Saturday, October 29, 2005

Republican Senators Dead Quiet on Libby Indictment

When you look at what political party tries to position itself as the guardian of America's national security, you would think that the press offices of Republican Senators would have been abuzz with activity in the wake of Lewis "Scooter" Libby's indictment in the CIA leak case.

After all, Libby has been indicted on five very serious charges in an investigation into a treasonous act on the part of White House staff and a probe that will continue and likely turn up even more deeds that undermine our national security.

Certainly, Democratic Senators found this to be alarming, with most of their offices churning out press releases commending Special Counsel Patrick Fitzgerald and making clear their support for finding out just how far this security breach went.

But, 36 hours after the indictment was announced—a lifetime in the Washington, D.C. news cycle – 53 of 55 GOP Senators had no mention whatsoever of the Libby indictment or the CIA leak case on their public web sites.

Were the press sections of their web sites down? Hardly. Many of them have been updated in the last 72 hours with other issues:

  • Wayne Allard (R-CO) had an important release called "Allard legislation to upgrade access to Rocky Mountain National park signed into law by President Bush."
  • George Allen (R-VA) and many others had statements on the Harriet Miers' nomination withdrawal.
  • Conrad Burns (R-MT) made his position on beef exports clear in "Burns Demands an End to Japanese Beef Embargo." John Cornyn (R-TX) had "Cornyn Co-sponsors Bill To End Japanese Ban On U.S. Beef" as the top story on his web site today.
  • Saxby Chambliss (R-GA) took the time to wax poetic about the vote to ratify the Iraqi constitution and his colleague, Mike Crapo (R-ID), had a press release called "Iraqi Constitution is Beacon for Democracy in the Middle East."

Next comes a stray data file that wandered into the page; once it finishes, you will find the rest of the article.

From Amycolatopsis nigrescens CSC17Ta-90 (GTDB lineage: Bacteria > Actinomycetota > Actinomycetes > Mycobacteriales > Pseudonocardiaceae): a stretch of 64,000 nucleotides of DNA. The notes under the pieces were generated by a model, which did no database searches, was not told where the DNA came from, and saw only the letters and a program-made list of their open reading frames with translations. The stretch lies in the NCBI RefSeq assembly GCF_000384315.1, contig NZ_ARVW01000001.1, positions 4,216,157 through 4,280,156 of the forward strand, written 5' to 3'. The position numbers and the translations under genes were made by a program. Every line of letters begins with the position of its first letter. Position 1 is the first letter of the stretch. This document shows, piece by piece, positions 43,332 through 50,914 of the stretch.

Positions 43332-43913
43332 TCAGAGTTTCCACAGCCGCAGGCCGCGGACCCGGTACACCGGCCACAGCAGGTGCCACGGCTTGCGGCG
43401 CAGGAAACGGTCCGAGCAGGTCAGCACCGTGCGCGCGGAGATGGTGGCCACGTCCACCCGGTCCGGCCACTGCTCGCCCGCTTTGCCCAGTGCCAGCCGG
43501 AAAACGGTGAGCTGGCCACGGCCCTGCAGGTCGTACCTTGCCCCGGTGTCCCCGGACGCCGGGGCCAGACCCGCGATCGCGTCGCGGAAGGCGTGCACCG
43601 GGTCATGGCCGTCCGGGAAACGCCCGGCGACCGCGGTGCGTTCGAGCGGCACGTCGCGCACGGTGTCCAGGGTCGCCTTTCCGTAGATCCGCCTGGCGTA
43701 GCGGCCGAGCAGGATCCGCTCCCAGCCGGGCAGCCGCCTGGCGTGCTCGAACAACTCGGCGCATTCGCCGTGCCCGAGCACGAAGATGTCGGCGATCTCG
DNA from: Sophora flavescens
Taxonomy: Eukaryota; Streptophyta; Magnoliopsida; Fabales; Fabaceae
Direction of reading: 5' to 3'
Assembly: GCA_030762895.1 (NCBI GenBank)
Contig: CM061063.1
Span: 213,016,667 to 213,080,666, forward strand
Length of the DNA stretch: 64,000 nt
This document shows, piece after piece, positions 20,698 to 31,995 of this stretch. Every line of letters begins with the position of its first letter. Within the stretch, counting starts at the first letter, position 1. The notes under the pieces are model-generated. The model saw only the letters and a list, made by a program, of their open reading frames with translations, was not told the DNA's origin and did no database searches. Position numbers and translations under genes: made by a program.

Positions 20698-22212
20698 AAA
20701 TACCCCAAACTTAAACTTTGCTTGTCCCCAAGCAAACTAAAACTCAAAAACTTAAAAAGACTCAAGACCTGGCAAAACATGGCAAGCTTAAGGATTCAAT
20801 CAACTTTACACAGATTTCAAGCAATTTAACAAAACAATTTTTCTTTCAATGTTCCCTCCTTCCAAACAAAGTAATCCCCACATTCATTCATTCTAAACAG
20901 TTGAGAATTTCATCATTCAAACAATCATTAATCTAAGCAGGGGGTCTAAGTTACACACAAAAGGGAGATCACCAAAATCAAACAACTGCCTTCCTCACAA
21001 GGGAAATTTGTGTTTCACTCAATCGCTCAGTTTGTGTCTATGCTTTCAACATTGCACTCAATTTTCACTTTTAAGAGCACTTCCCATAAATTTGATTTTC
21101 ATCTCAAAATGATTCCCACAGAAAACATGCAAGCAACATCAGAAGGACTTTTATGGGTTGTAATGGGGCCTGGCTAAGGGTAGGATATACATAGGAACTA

• Larry Craig (R-ID) very rapidly made his views clear on the "flawed" and "outrageous" countervailing duties placed on Canadian softwood lumber entering the United States.
  • Mike Enzi (R-WY) wants to be sure that people know that he's concerned about how "the agony of the confirmation process could discourage future nominees for [Supreme] court."
  • Majority Leader Bill Frist (R-TN) had as his only press release yesterday that he "Applauds Growth In 3rd Quarter GDP" -- because, clearly, that was the biggest story in Washington yesterday.
  • George Voinovich (R-OH) wanted to make sure that we all knew he had met with the Macedonian Prime Minister.
But I did say that two out of 55 Republican senators thought that the biggest story of White House wrongdoing since Watergate was important enough to comment on, didn't I?

Senator Norm Coleman (R-MN) issued a brief statement that, while calling the whole affair a "very serious matter" made the main issue a call to "...allow the process to continue to work and suspend final judgment until Mr. Libby has had the opportunity to exercise his rights under the law.”

Likewise, Orrin Hatch (R-UT) rushed to point out that "Mr. Libby has served his country for a long time and deserves his day in court. The burden lies on Mr. Fitzgerald to prove his case, not on Mr. Libby to prove his innocence.”

So it's not like the GOP totally avoided the subject.

And lest I leave you with the impression that Republican Senators were not hard at work this week on the issues that matter most to the American people, Senator Jim DeMint (R-SC) has as his most recent press release today, "DeMint Wins One for Shoeless Joe," in which he announces “the sense of the Senate that Joseph Jefferson ‘Shoeless Joe’ Jackson should be appropriately honored for his outstanding baseball accomplishments.”

Thank you for being there for us, Senator DeMint. Now what about White House officials who give up the identities of America's intelligence agents?